What would happen if you could blow up a planet for real?

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In summary, the conversation discusses the concept of destroying a planet with an enormous amount of energy and what the resulting explosion would look like. It is estimated that to completely destroy a planet like Earth, more energy would be needed than the gravitational binding energy of the planet, which is equivalent to the amount of energy the Sun emits in a week. Theoretical scenarios involving a hypothetical Dyson sphere redirecting all of the Sun's energy to the Earth are considered.
  • #1
sshai45
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Hi.

(Not sure whether this should go in the "science fiction" or "real science" section, since while it's about something often featured in science fiction, I'm asking about real science.)

We've all (well, perhaps not literally _all_, but you get the point) seen those movies where they blow up planets -- Star Wars, etc. But what'd happen if one could do that for real? If one had a way to generate an enormous amount of energy in a beam form and shoot an Earth-like planet with it -- with enough to blow it up? What would the explosion actually look like?
 
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To totally destroy a planet (i.e. not just chip tiny bits off that could fall back down or go into orbit) you need to put in more energy than the gravitational binding energy of that planet. For Earth that is ~2.25e32J which is about the amount of energy the Sun puts out in a week.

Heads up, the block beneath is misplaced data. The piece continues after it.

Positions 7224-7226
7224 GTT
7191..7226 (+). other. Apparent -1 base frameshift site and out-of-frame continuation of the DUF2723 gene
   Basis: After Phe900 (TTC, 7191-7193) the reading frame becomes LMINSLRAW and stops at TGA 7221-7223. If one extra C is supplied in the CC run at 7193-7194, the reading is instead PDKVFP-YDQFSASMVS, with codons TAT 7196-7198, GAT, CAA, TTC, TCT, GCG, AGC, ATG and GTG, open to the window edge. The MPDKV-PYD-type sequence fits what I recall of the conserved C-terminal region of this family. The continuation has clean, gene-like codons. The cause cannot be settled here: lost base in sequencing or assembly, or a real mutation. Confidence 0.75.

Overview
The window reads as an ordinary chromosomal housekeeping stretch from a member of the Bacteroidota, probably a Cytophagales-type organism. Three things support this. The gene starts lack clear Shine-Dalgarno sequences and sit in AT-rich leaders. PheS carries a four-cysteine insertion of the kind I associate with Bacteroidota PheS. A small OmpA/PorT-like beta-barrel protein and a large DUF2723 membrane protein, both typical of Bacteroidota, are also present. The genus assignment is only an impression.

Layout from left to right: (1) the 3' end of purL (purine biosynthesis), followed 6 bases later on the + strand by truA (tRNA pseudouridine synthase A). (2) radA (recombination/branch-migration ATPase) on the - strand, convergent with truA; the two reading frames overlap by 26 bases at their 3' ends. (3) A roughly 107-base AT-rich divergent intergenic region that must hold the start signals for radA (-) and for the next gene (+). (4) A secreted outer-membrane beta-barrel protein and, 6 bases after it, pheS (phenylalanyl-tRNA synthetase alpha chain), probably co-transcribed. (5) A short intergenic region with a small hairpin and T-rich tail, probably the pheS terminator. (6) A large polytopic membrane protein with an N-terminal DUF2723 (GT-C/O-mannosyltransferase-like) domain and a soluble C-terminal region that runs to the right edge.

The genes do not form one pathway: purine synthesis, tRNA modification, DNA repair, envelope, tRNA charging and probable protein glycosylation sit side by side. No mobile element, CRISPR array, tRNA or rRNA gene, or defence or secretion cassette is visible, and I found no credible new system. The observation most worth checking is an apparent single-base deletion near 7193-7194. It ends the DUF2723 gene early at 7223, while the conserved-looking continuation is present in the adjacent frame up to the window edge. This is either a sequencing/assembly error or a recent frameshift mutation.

If we propose an unobtanium Dyson sphere that reflects all the Sun's output onto the Earth then over the course of a week you would see the Earth heating up and evapourating until nothing is left.
 

1. What materials would be needed to blow up a planet for real?

The amount of energy required to blow up a planet is beyond current technology and understanding. It would require a massive amount of energy, likely more than the entire human race has ever produced. Therefore, the materials needed are currently unknown.

2. Would blowing up a planet have any effect on other planets in the same solar system?

Yes, blowing up a planet would have a significant impact on other planets in the same solar system. The explosion would send debris and shockwaves throughout the system, potentially causing damage to other planets and their orbits.

3. How would blowing up a planet affect life on Earth?

The explosion of a nearby planet could have catastrophic effects on life on Earth. The debris and radiation from the explosion could cause widespread destruction and potentially lead to the extinction of many species. The loss of a neighboring planet could also have a significant impact on the Earth's gravitational pull and disrupt the balance of our planet's ecosystem.

4. Is it possible to survive the explosion of a planet?

No, it is highly unlikely that anyone could survive the explosion of a planet. The force and energy released would be far too great for any living being to withstand. Additionally, the debris and radiation from the explosion would make it impossible for anyone to survive in the surrounding area.

5. How would blowing up a planet affect the rest of the universe?

The explosion of a planet would have a ripple effect throughout the universe. The sudden release of energy and debris could potentially disrupt the orbits of neighboring planets and even affect the balance of the entire galaxy. It could also have a significant impact on any nearby stars and their planetary systems.

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